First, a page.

After King David conquered Jerusalem and secured it as his capital, he desired to bring the Ark of the Covenant up from Kiriath-Jearim into his new City of David. But in his passion to have God’s presence, David neglected to follow God’s principles. That negligence of improperly transporting the Ark cost a man his life (2 Samuel 6).

Three months later, David correctly transported the Ark into Jerusalem and placed it in a tent he pitched for its keeping.

In this experience, David gained a profound respect for God’s holiness.

This principle directly relates to the question: did the Old Testament offer only one way to God?

Click to continue reading »

This Mind Hack Can Get You Through an Ordinary Day

Focusing on one objective helps the rest fall into place.

The ordinary days of life far outnumber the extraordinary ones. That can get discouraging. But as we look at the lives in the Bible, we see the same pattern. Thankfully, they were normal like us.

This Mind Hack Can Get You Through an Ordinary Day

(Photo courtesy of Unsplash)

Like us, the biblical lives show years of routine interrupted by occasion moments of excitement. Thankfully, we see God at work in the ordinary day just as much as in the extraordinary. David’s fight with Goliath is the perfect example.

It can also happen with you.

Click to continue reading »

Tel Dan Stele—Providential Ironies in Favor of King David

How a stone inscription offers encouragement to your spiritual life.

Sometimes archaeology offers marvelous vindications to biblical history. The ancient site of Tel Dan has a large, rock wall—a city gate from the time of Solomon’s temple.

Tel Dan Iron Age gate near where the stele was discovered

(Photo: Tel Dan Iron Age gate near where the stele was discovered. Courtesy of the Pictorial Library of Bible Lands)

Likely built by King Ahab in the 9th century BC, this Iron Age entrance helped to fortify the city of Dan. And for good reason. The ninth and early-eighth centuries BC saw many battles between the northern kingdom of Israel and the expanding kingdom of Aram.

In the courtyard of Tel Dan’s gate complex, archaeologists unearthed sections of a large engraved stone—an ancient basalt stele. Its discovery gave hard evidence that King David was no Robin Hood legend of Hebrew history.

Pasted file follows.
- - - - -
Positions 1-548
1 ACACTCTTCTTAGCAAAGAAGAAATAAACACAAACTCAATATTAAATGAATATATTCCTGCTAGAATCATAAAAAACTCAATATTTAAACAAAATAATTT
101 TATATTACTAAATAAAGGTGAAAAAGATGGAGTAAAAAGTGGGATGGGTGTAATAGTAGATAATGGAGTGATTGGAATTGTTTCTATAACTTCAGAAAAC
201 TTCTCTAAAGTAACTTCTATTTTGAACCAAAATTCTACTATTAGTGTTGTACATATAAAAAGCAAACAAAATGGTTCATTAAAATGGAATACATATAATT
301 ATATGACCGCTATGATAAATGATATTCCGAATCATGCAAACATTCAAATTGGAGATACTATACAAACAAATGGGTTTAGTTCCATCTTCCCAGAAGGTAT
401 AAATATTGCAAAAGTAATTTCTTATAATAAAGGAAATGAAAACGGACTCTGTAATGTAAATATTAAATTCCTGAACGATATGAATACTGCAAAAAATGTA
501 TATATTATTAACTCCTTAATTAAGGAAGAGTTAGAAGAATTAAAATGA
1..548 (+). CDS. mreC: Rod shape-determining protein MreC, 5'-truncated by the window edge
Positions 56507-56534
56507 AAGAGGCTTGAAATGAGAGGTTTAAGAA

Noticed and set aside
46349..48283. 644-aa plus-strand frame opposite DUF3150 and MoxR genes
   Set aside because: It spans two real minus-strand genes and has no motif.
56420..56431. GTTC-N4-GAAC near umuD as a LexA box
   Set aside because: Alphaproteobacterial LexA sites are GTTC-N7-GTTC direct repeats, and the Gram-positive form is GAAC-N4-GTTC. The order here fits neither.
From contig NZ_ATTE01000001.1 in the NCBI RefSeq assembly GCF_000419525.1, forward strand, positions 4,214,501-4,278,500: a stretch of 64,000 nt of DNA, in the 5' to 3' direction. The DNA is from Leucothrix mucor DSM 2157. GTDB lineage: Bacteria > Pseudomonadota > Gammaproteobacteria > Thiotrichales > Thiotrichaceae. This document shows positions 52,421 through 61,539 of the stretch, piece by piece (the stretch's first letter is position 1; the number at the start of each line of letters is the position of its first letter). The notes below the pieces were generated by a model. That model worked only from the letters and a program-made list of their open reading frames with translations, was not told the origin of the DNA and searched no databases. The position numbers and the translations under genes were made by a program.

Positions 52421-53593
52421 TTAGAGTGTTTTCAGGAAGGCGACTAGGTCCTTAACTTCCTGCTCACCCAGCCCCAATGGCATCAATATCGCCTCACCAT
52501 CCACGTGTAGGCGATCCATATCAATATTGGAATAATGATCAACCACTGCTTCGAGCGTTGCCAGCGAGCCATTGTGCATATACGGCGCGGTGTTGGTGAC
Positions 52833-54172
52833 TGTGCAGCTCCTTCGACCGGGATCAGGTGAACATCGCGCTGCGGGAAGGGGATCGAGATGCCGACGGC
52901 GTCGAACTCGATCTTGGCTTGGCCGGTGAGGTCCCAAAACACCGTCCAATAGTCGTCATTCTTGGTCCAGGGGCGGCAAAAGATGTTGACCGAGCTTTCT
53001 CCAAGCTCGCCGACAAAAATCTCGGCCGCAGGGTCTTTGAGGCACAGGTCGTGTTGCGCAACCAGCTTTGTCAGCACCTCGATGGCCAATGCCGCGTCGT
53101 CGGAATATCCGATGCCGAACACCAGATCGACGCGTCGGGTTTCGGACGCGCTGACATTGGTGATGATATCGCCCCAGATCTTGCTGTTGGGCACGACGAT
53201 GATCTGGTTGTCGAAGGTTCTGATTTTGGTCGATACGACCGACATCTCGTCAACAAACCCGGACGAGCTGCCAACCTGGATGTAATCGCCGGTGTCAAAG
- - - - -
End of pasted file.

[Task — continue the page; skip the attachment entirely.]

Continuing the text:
It also offers encouragement to your spiritual life. Here’s how.

Click to continue reading »

Nebi Samwil—A Site with Wisdom Ignored

Solomon's defining moment can also become ours.

Most travelers to Jerusalem never think to come to Nebi Samwil. The minaret towering above the hill looks like a misplaced lighthouse searching for the sea. On a clear day, a visitor can spy the Mediterranean to the west.

Nebi Samwil

(Photo: Nebi Samwil. Courtesy of the Pictorial Library of Bible Lands)

Although few come here today, there were few more important places in David’s and Solomon’s time—if any. In fact, it signified Solomon’s most defining moment.

What’s more, it represents the potential for ours as well.

Click to continue reading »

Hope from the Upper Room and David’s Tomb

How events of history and tradition combine to offer an answer to David’s prayer.

One of King David’s most poignant prayers came after one of his greatest mistakes. “Do not cast me away from Your presence,” he prayed, “and do not take Your Holy Spirit from me” (Psalm 51:11).

Hope from the Upper Room and David Tomb

(Photo: Upper Room Interior. Courtesy of the Pictorial Library of Bible Lands)

At the traditional site of the Upper Room, pieces of Hebrew and Christian scripture come together in an ancient building. Here, on Jerusalem’s Western Hill, events of history and tradition combine to offer the ultimate answer to David’s prayer.

In fact, the place offers hope for all of us.

Click to continue reading »

From Bahurim to Susa—God Turns a Curse into a Blessing

The Lord’s Providential Ironies Flow from Benjamin’s Tribe

One of the dark moments of King David’s reign saw him shuffling barefoot over the Mount of Olives, fleeing rather than facing a fight with his rebel son Absalom.

From Bahurim to Susa—God Turns a Curse into a Blessing

(Photo: Sunrise over the Mount of Olives. Courtesy of the Pictorial Library of Bible Lands)

After David made his way over the summit, he passed below the Benjamite village of Bahurim. There a loudmouth named Shimei hurled rocks at David’s passing entourage. But the curses Shimei chucked hurt worse. David’s response was stellar:

My son who came out from me seeks my life; how much more now this Benjamite? Let him alone and let him curse, for the LORD has told him. Perhaps the LORD will look on my affliction and return good to me instead of his cursing this day. —2 Sam. 16:11–12

Centuries later, another Benjamite named Shimei would play a role in providing blessing to David’s line. In fact to all Jews.

And to you.

Click to continue reading »